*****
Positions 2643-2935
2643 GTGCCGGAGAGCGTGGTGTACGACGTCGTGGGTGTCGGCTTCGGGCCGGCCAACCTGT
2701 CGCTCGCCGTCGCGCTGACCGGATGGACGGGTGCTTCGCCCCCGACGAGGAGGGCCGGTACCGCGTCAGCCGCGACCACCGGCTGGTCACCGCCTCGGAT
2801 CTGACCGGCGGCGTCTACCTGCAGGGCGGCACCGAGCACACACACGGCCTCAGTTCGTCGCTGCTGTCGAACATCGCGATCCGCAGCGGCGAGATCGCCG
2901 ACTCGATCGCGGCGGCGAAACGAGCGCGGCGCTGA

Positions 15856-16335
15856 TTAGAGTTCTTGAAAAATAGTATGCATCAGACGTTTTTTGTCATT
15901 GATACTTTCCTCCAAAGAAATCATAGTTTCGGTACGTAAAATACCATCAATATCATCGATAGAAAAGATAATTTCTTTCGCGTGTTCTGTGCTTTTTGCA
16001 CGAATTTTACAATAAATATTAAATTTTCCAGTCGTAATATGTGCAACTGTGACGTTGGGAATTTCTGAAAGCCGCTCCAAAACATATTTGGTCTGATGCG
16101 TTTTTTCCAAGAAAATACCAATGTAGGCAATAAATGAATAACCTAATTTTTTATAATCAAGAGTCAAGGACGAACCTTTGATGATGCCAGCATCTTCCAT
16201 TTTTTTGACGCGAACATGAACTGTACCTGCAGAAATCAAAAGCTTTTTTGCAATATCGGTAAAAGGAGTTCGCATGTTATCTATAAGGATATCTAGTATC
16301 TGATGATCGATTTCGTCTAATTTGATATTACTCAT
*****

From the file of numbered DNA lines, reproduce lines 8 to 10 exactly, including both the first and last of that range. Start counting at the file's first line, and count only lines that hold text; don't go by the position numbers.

15901 GATACTTTCCTCCAAAGAAATCATAGTTTCGGTACGTAAAATACCATCAATATCATCGATAGAAAAGATAATTTCTTTCGCGTGTTCTGTGCTTTTTGCA
16001 CGAATTTTACAATAAATATTAAATTTTCCAGTCGTAATATGTGCAACTGTGACGTTGGGAATTTCTGAAAGCCGCTCCAAAACATATTTGGTCTGATGCG
16101 TTTTTTCCAAGAAAATACCAATGTAGGCAATAAATGAATAACCTAATTTTTTATAATCAAGAGTCAAGGACGAACCTTTGATGATGCCAGCATCTTCCAT